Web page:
Subspace has been described as resembling a deep meditative state – the research shows(Opens in a new window) can feel incredibly therapeutic and has many psychological benefits. However, since this meditative state in Kink can be very emotional, we need to consider the aftermath. You need to take some time to “come down” from the scene.

This is where aftercare comes into play.


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Aftercare is when the dom and sub have some connection time. This can include cuddling, getting the sub a glass of water, talking through the scene, and more. As with border negotiation, you need to take the time to figure out what type of aftercare you and your partner(s) need.

Aftercare is crucial in BDSM as it allows us to return to a state of balance and calm after particularly intense scenes. “Engaging in aftercare promotes a sense of trust and provides a sense of connection,” says Moali.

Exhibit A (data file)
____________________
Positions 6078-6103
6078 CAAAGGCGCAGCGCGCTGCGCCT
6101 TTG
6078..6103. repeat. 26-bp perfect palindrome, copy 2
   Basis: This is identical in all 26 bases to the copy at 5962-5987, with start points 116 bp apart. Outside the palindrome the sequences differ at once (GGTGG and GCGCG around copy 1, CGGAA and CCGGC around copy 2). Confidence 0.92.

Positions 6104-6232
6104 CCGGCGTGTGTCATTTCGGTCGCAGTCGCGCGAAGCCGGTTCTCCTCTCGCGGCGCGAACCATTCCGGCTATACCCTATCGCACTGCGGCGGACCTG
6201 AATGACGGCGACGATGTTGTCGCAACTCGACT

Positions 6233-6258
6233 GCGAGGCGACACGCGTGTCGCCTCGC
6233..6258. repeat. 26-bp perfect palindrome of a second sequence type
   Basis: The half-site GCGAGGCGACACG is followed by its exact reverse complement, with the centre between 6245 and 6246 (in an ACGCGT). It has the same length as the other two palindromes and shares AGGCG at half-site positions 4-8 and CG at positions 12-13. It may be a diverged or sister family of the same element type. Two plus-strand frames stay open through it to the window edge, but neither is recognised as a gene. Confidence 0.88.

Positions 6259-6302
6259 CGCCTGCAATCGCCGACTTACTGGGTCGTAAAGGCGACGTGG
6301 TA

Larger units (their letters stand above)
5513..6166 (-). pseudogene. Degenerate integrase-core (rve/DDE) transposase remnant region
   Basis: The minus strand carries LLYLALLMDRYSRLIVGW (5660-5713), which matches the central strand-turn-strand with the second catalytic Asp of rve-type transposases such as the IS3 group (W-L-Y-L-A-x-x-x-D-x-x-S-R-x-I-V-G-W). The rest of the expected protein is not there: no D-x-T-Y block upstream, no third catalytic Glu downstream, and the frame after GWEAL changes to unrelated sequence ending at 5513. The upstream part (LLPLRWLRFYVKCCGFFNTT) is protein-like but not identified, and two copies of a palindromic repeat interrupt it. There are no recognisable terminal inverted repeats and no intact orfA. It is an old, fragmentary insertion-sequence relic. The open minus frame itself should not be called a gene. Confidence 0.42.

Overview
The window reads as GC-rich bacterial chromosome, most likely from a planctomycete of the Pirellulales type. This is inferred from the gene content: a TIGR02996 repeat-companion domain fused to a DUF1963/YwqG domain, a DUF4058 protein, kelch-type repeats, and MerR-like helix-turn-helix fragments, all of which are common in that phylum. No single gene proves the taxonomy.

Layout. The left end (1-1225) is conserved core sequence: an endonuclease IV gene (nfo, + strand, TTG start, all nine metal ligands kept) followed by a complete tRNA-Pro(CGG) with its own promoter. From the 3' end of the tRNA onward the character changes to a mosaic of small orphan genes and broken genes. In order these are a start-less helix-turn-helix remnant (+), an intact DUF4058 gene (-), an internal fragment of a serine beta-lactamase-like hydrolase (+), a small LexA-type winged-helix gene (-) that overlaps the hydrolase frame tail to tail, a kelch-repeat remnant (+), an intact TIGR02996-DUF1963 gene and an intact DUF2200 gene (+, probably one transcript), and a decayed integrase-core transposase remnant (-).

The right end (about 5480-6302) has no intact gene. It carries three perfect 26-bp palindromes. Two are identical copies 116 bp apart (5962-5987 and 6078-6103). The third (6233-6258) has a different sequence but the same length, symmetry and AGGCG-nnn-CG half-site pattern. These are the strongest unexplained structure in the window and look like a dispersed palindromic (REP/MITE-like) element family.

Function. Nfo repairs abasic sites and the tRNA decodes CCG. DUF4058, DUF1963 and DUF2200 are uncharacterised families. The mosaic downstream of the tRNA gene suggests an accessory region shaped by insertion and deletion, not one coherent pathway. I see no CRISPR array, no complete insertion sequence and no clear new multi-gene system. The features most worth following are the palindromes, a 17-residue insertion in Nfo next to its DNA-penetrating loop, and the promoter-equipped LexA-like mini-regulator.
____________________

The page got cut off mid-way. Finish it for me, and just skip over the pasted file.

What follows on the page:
Aftercare isn’t always just the dom taking care of the sub. Sometimes the Dom also has great post-scene emotions. We all need nurturing after emotionally complex experiences; Having empathy for it can make your kink experiences so much better.

Learning new dynamics is rewarding.

The D/s dynamic in kink (and all sex) can be incredibly rewarding and an enriching way to look at your sexuality and sexual experiences. Taking the time to fully appreciate the complexities and nuances of the roles we play in sex offers us a better insight into who we are as human beings. Dominance and submission: a guide to Dom/sub dynamics